IMG_7318 IMG_7321

I didn’t take any pictures of reworking the handle, but you can get the idea from the comparison picture below. I thinned it down quite a bit and gave it my standard finish with homemade walnut stain and BLO(boiled linseed oil).


With these modifications this is a pretty sweet axe for hewing. It is simple to put a razors edge on it and it stays sharp even with a lot of use meaning this axe is made with quality steel and has been properly heat-treated. The axe is very controllable and removes wood with ease.

I feel comfortable giving my recommendation for this axe if someone needs a quality hewing axe at a reasonable price. As always, I welcome your comments and questions.



Lots to catch up on!



This past year and a half there has been a lot I have not blogged about because of the business and hard lifestyle of living in a tent and now camper while building our house.

I am going to try to go back and cover some things that have fallen into the depths of my computer. There will be a few more tool mods and reviews, more spoons, some house work, tile work, carving axe comparison, and some other things to come.

We finally got a phone line trenched out to our place, and even though it is slow, we do have internet again.

Keep an eye out for things to come. Soon I will be doing a review and some modifications of a hewing hatchet or side axe which ever you prefer to call it.

If there is anything you are interested in seeing let me know and I will try to get around to it.


Sami Leather Coffee Bag Tutorial


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These neat little leather bags are a traditional style bag made by the Sami people of Scandinavia. These bags are found with a variety of names but the most common is a coffee bag or pouch.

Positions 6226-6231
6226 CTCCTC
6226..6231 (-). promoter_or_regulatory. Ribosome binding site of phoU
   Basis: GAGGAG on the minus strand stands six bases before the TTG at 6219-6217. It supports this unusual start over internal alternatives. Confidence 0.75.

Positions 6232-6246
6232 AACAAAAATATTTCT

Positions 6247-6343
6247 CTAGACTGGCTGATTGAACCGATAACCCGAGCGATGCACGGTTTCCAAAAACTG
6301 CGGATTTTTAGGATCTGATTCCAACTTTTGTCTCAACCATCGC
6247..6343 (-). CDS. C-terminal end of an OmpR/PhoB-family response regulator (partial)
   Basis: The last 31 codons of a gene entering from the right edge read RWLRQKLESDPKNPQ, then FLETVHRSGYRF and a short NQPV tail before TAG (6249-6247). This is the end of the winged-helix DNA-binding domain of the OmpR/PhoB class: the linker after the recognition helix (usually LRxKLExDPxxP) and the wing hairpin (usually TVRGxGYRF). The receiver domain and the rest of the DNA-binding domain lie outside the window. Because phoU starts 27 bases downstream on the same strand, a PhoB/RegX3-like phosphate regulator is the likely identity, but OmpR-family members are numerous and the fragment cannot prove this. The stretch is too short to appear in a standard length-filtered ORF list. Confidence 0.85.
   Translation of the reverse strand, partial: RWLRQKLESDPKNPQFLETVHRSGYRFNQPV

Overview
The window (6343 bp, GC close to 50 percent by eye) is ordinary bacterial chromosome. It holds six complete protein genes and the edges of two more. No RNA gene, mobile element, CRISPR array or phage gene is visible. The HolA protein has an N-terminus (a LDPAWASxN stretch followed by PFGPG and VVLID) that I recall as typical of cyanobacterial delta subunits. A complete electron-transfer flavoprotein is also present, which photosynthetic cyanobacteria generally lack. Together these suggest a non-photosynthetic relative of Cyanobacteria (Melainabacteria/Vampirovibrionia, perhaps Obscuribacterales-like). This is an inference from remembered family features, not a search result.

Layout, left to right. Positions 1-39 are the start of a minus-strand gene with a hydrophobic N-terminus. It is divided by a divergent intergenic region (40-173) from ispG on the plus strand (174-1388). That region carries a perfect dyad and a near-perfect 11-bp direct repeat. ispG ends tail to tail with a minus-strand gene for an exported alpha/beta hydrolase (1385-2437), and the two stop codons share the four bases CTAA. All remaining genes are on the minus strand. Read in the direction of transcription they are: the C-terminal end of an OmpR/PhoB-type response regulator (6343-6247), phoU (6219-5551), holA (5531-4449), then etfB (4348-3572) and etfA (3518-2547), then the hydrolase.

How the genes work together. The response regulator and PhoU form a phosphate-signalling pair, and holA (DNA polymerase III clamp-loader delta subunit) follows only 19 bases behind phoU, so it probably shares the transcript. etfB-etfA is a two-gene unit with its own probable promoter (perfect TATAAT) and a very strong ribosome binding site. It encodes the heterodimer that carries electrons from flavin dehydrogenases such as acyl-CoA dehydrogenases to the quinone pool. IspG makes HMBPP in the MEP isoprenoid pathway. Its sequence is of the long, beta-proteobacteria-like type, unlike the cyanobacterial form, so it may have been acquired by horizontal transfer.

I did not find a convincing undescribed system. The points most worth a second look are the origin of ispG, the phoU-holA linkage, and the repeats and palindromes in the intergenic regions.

I had a few request on some forums for a leather bag such as this so I decided to make a tutorial of the process for making one.

First I start out with some soft suede that I inherited from some of my brothers belongings. You can find a pattern on the internet, but it is really not necessary. All you need are the following pieces cut to the approximate size you want your finished bag.


Then you start by sewing one end panel to the long strip of leather which will form the bottom and sides of the bag. Usually I sew all my leather by hand and use a saddle stitch, but for this bag I decided to use my trusty old Speedy Stitcher that has not been used in years.


Once you have this end panel on it is time to sew on the second one. A word of caution at this point. The leather on will stretch different then the first panel if you don’t consistently use the same tension when sewing. This will result in the panels not being even. The best way I have found when sewing soft leather like this is to tack the pieces in place with super glue before sewing them together. This will help keep things aligned and save a lot of frustration later.

The next step is to sew in the top collar of the bag. This is a little awkward to figure out as the bag is sewn inside out to have the seams on the inside of the bag when finished. However the collar has to be sewn inside the bag while it is inside out. Confused yet by my description? Me too. Hehe. Here is a picture that should help explain what I am talking about.